I watched a bunch of Youtube videos on how to refinish stairs and realized it's not going to be a quick job. I reached out to a handyman to replace the OSB stair and figured I'd focus on removing the staples, sanding, priming and painting the stairs.
From the Youtube videos it looked like it would be best to get a random orbital sander rather than dealing with hand sanding all of the stairs. Also would need to get some paint suitable for floors. Some brands do have a dedicated porch paint, but many don’t offer the paint in custom colors. I started the weekend with the aggressive schedule of removing all the staples, sanding and getting at least 1 coat of primer.
Removing the staples took a lot longer than expected and at the end of the weekend there's still more left. I saw a few videos on the quickest way to remove carpet staples and tried a few. For the most part I was using a cat's paw and pliers. One of the tips was to use locking pliers and a lever to pry them out and that worked OK, but the biggest problem I faced was that the staples were so rusted and brittle that as soon as I put any pressure on them, they snapped leaving shards stuck in the wood. The locking pliers are OK at grabbing the shards but I may have to nail down the remaining ones I can't pull out.
With most of the staples out, I try the orbital sander on the steps. I started with grit 80 and it didn't seem to be doing much. The steps have what looks like at least 3 layers of paint, plus a mess of white drips, spills, and splatters from the walls all over them. The white paint seems impervious to the sanding and the brown paint does start coming up but it's so hard the sander needs a weak spot before making any progress. So I switch to a scraper and the white paint starts coming up really easy. I then scuff up the brown layer which doesn't really come off with the scraper but that makes it easier on the sander when I try a 2nd time. Also I swap out with 40 grit since I need the most destruction possible.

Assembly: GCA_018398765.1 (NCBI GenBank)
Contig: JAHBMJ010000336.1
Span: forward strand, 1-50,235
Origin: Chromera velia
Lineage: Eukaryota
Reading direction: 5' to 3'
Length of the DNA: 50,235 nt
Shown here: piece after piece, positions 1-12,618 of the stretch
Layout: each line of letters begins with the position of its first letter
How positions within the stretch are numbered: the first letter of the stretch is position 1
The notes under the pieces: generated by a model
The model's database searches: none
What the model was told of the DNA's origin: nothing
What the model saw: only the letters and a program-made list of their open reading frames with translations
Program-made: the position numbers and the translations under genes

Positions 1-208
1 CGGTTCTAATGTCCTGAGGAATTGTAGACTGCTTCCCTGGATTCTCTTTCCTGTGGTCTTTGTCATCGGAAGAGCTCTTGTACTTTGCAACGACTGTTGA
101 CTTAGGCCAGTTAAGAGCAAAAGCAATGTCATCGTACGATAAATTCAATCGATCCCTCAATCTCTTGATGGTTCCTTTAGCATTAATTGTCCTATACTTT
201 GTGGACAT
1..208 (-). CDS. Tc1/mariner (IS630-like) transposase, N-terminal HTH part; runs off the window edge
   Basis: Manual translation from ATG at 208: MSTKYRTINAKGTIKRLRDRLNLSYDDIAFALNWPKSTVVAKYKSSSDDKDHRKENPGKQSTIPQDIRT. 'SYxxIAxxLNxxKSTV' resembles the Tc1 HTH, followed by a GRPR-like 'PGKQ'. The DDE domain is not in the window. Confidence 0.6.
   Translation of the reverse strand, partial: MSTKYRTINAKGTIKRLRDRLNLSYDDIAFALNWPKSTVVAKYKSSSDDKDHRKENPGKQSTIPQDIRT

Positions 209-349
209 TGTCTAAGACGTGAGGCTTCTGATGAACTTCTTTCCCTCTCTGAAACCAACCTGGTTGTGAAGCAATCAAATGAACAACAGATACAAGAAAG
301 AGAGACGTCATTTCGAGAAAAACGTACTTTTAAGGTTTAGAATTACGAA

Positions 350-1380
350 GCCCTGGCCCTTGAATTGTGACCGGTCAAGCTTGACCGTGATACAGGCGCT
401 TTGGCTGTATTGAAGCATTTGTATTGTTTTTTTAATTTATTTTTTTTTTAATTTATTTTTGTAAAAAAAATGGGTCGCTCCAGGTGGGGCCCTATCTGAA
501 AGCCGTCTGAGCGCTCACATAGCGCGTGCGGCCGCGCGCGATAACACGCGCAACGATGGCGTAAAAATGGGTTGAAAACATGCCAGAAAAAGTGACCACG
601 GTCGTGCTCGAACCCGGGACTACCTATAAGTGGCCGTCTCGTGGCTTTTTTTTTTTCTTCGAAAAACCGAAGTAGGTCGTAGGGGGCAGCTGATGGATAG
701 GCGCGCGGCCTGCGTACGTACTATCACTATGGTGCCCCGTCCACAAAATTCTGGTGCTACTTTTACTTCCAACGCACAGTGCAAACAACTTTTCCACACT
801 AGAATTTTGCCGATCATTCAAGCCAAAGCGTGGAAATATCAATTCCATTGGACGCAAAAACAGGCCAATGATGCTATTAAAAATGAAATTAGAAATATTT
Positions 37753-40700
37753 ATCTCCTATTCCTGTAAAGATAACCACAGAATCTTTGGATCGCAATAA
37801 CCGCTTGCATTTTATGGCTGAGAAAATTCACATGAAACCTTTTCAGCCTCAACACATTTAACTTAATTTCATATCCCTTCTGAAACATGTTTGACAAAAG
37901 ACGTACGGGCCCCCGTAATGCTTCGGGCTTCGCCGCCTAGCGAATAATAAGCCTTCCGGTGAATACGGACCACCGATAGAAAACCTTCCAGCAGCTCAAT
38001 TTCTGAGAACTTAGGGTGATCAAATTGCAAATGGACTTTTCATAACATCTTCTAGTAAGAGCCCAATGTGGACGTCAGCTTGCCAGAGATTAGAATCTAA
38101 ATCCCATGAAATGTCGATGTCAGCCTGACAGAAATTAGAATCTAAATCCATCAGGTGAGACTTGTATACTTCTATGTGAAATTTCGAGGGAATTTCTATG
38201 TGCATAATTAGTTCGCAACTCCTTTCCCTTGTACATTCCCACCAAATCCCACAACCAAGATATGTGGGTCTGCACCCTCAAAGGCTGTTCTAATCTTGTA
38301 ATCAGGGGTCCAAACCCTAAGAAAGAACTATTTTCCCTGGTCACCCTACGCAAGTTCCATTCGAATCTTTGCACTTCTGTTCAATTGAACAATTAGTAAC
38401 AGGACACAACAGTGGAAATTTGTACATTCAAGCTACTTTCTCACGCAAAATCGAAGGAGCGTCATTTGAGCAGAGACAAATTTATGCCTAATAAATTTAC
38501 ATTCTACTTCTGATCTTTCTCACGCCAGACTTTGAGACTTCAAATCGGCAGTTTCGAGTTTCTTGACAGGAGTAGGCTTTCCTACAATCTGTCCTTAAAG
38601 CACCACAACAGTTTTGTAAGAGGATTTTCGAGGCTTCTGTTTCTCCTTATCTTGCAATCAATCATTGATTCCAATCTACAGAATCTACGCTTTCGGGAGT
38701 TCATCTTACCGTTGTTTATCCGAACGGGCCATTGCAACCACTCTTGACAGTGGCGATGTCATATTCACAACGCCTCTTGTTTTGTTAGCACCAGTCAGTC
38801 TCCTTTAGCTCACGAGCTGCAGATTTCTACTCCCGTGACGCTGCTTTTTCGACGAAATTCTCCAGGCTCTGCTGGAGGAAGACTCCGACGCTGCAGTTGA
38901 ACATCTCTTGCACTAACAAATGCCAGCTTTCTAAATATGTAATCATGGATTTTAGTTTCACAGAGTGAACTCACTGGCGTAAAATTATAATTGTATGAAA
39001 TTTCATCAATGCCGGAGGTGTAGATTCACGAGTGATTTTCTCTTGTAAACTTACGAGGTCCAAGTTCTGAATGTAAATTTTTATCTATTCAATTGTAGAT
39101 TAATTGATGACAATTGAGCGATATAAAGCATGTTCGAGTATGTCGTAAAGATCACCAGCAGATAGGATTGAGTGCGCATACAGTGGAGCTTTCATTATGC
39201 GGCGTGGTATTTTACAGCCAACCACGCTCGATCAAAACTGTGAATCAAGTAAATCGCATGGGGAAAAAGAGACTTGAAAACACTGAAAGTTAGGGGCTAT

While I can see the exposed layers, I run a lead test and luckily nothing turns up red so I'm assuming should be good with removal and disposal. A few hours pass of scraping and sanding and while I can see some improvement, there's still much to do and there's no way I'm going to get to priming on this pass.
I also notice the huge amount of dings, bumps, holes and other imperfections and remember back to the Youtube videos about the step of filling the wood before priming. I forgot to factor that into my plan but it looks like I'll definitely need it. Although I'm hoping that since I'm not going to have any natural wood exposed, I won't need to do a complete sand down to the bare wood and fill everything perfect since it will be covered again with primer and paint.